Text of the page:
We met for an excursion to the lighthouse one morning in August, at a marina in North Weymouth where Snowman keeps a banged-up Maritime skiff. “Bring rain gear,” she’d e-mailed. “40% chance of rain. Seas 2 ft . . . could be a bit bumpy.” A slight woman with a tanned, friendly face, she greeted me on the gangway in Coast Guard blue: ball cap, fleece, and drip-dry cargo pants. The crew—her brother-in-law Jack Richardson and her husband, Jay Thomson—was preparing for departure. Snowman met Thomson in 1993, when he attended an advanced training session that she led for the Coast Guard Auxiliary, the service’s volunteer corps. His T-shirt identified him in white lettering: “KEEPER’S HUSBAND.”

Read the rest of this article at: The New Yorker

News 13.11.23: Five Essential Articles from Around the Web

Taylor Swift’s new album, 1989, has sold over 1.5 million copies so far—and not just to teenage girls. A Time reporter admitted his whole office was upset they couldn’t stream the album on Spotify. “Saturday Night Live” suggests a “cure” for adult Swift fans.

Swift may have cross-generational appeal, but there’s a difference between how kids and adults respond to music. In a 2013 paper in the Journal of Personality and Social Psychology, a team of psychologists, led by Arielle Bonneville-Roussy at the University of Cambridge, designed a study to look at how our music-listening habits and attitudes toward music change over the course of our lives.

Other researchers had observed correlations between various personality traits and taste in music: preference for classical music and jazz is positively associated with openness, imagination, liberal values, and verbal ability; preference for “intense” music like heavy metal and punk is correlated with sociability and physical attractiveness.

Read the rest of this article at: The New Republic

News 13.11.23: Five Essential Articles from Around the Web

In 2019, Debra Halsch was diagnosed with smoldering multiple myeloma, a rare blood and bone marrow disorder that can develop into a type of blood cancer. Her doctors recommended chemotherapy, she said, but she feared the taxing side effects the drugs might wreak on her body. Instead, the life coach from Piermont, New York tried meditation.

A friend had told Halsch, now 57, about Joe Dispenza, who holds week-long meditation retreats that regularly attract thousands of people and carry a $2,299 price tag. Halsch signed up for one in Cancun, Mexico and soon became a devotee. She now meditates for at least two hours a day and says her health has improved as a result.

Dispenza, a chiropractor who has written various self-help books, has said he believes the mind can heal the body. After all, he says he healed himself back in 1986, when a truck hit him while he was bicycling, breaking six vertebrae. Instead of surgery, Dispenza says he spent hours each day recreating his spine in his mind, visualizing it healthy and healed. After 11 weeks, the story goes, he was back on his feet.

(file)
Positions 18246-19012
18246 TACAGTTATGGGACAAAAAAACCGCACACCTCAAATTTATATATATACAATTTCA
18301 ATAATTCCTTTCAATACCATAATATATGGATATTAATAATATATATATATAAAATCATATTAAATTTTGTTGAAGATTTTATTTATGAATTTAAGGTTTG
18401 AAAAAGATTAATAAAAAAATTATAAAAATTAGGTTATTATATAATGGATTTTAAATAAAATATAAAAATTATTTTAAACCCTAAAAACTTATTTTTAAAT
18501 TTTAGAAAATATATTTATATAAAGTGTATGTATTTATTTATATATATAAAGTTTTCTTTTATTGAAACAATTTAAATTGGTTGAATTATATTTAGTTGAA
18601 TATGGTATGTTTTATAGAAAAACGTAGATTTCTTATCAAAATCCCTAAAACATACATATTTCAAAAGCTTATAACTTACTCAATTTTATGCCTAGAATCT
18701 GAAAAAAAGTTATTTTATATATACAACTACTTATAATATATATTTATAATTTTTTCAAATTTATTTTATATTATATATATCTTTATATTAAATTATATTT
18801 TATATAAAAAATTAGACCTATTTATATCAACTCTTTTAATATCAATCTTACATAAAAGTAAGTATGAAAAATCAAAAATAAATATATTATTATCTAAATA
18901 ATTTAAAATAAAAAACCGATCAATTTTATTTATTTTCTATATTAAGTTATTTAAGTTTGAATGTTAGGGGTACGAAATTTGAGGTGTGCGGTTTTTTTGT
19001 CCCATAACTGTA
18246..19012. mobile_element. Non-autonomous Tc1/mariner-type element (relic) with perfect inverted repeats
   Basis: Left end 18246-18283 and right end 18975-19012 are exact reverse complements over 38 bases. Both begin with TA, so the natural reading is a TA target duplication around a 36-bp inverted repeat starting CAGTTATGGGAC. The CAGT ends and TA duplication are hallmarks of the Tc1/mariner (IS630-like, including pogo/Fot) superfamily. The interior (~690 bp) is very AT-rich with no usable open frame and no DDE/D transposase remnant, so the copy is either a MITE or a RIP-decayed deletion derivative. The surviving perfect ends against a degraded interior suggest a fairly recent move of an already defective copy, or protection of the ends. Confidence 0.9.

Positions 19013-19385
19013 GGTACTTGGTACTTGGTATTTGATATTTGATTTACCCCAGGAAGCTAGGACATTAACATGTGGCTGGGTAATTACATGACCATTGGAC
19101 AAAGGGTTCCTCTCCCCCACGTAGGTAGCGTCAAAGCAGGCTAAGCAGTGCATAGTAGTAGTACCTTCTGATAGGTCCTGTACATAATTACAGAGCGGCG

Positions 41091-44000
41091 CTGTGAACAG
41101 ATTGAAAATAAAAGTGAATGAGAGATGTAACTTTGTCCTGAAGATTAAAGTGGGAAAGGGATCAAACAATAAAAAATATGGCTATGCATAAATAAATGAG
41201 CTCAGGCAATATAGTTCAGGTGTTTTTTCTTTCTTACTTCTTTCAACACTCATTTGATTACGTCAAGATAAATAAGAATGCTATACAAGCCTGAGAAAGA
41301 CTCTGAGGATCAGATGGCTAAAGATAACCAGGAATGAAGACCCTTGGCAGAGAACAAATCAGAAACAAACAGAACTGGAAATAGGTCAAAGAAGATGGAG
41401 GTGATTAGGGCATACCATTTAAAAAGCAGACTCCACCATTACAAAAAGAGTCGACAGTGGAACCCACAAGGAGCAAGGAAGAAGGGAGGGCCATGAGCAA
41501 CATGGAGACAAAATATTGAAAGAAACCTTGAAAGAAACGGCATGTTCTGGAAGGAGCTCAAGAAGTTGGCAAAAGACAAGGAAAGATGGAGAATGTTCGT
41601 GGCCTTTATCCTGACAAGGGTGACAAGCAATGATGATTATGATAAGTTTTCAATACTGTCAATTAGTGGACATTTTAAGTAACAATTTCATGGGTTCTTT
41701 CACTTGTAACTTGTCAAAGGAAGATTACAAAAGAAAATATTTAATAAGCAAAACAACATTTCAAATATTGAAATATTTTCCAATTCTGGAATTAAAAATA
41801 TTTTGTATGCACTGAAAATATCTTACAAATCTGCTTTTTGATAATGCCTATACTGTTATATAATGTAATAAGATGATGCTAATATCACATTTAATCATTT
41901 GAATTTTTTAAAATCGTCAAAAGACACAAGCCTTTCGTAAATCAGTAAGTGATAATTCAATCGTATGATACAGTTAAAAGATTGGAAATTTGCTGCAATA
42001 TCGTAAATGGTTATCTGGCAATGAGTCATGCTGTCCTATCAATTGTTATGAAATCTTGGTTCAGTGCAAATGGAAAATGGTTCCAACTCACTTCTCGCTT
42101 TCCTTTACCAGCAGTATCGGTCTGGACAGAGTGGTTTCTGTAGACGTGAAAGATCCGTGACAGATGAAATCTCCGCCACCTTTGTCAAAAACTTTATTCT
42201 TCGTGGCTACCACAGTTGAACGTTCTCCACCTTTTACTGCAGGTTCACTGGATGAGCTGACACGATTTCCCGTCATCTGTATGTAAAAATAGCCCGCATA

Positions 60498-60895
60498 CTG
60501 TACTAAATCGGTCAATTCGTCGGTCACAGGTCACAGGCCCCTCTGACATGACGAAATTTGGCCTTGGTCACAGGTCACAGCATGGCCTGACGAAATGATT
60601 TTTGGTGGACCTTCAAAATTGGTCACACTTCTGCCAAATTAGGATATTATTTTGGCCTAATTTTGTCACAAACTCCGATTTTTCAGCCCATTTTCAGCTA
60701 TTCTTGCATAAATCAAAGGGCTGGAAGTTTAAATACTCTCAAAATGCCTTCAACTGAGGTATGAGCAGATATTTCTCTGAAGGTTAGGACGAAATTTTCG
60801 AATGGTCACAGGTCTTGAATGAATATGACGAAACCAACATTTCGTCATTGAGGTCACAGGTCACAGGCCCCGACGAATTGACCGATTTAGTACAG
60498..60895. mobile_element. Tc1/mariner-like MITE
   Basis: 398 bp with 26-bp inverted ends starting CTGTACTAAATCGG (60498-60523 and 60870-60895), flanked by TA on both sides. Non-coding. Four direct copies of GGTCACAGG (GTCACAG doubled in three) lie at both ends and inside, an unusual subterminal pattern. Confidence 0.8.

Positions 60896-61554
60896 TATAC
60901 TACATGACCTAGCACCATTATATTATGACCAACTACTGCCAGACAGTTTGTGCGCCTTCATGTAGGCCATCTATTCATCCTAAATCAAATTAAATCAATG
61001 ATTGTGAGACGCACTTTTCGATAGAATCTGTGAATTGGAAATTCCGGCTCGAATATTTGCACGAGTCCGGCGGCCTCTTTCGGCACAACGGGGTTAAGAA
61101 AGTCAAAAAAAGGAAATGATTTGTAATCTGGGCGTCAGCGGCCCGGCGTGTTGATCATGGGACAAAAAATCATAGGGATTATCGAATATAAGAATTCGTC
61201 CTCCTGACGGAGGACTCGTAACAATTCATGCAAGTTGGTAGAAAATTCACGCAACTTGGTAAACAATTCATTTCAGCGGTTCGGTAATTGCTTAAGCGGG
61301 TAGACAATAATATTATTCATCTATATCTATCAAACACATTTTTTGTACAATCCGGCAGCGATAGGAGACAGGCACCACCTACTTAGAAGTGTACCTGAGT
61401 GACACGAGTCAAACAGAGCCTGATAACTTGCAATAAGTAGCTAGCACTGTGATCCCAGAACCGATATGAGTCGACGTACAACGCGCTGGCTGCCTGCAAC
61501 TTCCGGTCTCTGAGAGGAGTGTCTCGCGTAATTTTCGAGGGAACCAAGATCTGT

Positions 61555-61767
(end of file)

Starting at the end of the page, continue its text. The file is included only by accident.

Halsch said she believes she can do the same for her illness. “If our thoughts and emotions can make our bodies sick, they can make us well, too,” she said.

In an email to Undark, Rhadell Hovda, chief operating officer for Dispenza’s parent company, Encephalon, Inc., emphasized that Dispenza does not claim meditation can treat or cure cancer. However, he does “follow the evidence when it is presented,” and has encountered people at workshops and retreats “who claimed to have healed from many conditions.”

Read the rest of this article at: Undark

In your brain, neurons are arranged in networks big and small. With every action, with every thought, the networks change: neurons are included or excluded, and the connections between them strengthen or fade. This process goes on all the time—it’s happening now, as you read these words—and its scale is beyond imagining. You have some eighty billion neurons sharing a hundred trillion connections or more. Your skull contains a galaxy’s worth of constellations, always shifting.

Geoffrey Hinton, the computer scientist who is often called “the godfather of A.I.,” handed me a walking stick. “You’ll need one of these,” he said. Then he headed off along a path through the woods to the shore. It wound across a shaded clearing, past a pair of sheds, and then descended by stone steps to a small dock. “It’s slippery here,” Hinton warned, as we started down.

New knowledge incorporates itself into your existing networks in the form of subtle adjustments. Sometimes they’re temporary: if you meet a stranger at a party, his name might impress itself only briefly upon the networks in your memory. But they can also last a lifetime, if, say, that stranger becomes your spouse. Because new knowledge merges with old, what you know shapes what you learn. If someone at the party tells you about his trip to Amsterdam, the next day, at a museum, your networks may nudge you a little closer to the Vermeer. In this way, small changes create the possibility for profound transformations.

“We had a bonfire here,” Hinton said. We were on a ledge of rock jutting out into Ontario’s Georgian Bay, which stretches to the west into Lake Huron. Islands dotted the water; Hinton had bought this one in 2013, when he was sixty-five, after selling a three-person startup to Google for forty-four million dollars. Before that, he’d spent three decades as a computer-science professor at the University of Toronto—a leading figure in an unglamorous subfield known as neural networks, which was inspired by the way neurons are connected in the brain. Because artificial neural networks were only moderately successful at the tasks they undertook—image categorization, speech recognition, and so on—most researchers considered them to be at best mildly interesting, or at worst a waste of time. “Our neural nets just couldn’t do anything better than a child could,” Hinton recalled. In the nineteen-eighties, when he saw “The Terminator,” it didn’t bother him that Skynet, the movie’s world-destroying A.I., was a neural net; he was pleased to see the technology portrayed as promising.

Read the rest of this article at: The New Yorker